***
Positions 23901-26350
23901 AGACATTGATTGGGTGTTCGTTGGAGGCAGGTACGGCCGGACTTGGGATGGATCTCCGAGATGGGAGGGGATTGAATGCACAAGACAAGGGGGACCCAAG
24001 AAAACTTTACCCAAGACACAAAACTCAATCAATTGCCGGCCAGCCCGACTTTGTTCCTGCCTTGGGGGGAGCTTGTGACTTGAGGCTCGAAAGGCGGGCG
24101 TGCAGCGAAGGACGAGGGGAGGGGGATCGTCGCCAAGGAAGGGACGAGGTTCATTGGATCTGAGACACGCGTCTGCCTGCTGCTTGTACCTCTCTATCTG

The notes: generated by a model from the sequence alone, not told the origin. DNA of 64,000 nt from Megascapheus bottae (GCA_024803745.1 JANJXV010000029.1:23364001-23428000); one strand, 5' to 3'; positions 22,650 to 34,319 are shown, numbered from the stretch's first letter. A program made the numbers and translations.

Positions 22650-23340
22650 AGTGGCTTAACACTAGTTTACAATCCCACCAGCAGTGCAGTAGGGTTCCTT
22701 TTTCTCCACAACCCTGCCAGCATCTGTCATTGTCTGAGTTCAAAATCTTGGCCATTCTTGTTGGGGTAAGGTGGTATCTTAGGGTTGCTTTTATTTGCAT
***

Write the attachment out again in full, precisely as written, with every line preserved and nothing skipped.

Positions 23901-26350
23901 AGACATTGATTGGGTGTTCGTTGGAGGCAGGTACGGCCGGACTTGGGATGGATCTCCGAGATGGGAGGGGATTGAATGCACAAGACAAGGGGGACCCAAG
24001 AAAACTTTACCCAAGACACAAAACTCAATCAATTGCCGGCCAGCCCGACTTTGTTCCTGCCTTGGGGGGAGCTTGTGACTTGAGGCTCGAAAGGCGGGCG
24101 TGCAGCGAAGGACGAGGGGAGGGGGATCGTCGCCAAGGAAGGGACGAGGTTCATTGGATCTGAGACACGCGTCTGCCTGCTGCTTGTACCTCTCTATCTG

The notes: generated by a model from the sequence alone, not told the origin. DNA of 64,000 nt from Megascapheus bottae (GCA_024803745.1 JANJXV010000029.1:23364001-23428000); one strand, 5' to 3'; positions 22,650 to 34,319 are shown, numbered from the stretch's first letter. A program made the numbers and translations.

Positions 22650-23340
22650 AGTGGCTTAACACTAGTTTACAATCCCACCAGCAGTGCAGTAGGGTTCCTT
22701 TTTCTCCACAACCCTGCCAGCATCTGTCATTGTCTGAGTTCAAAATCTTGGCCATTCTTGTTGGGGTAAGGTGGTATCTTAGGGTTGCTTTTATTTGCAT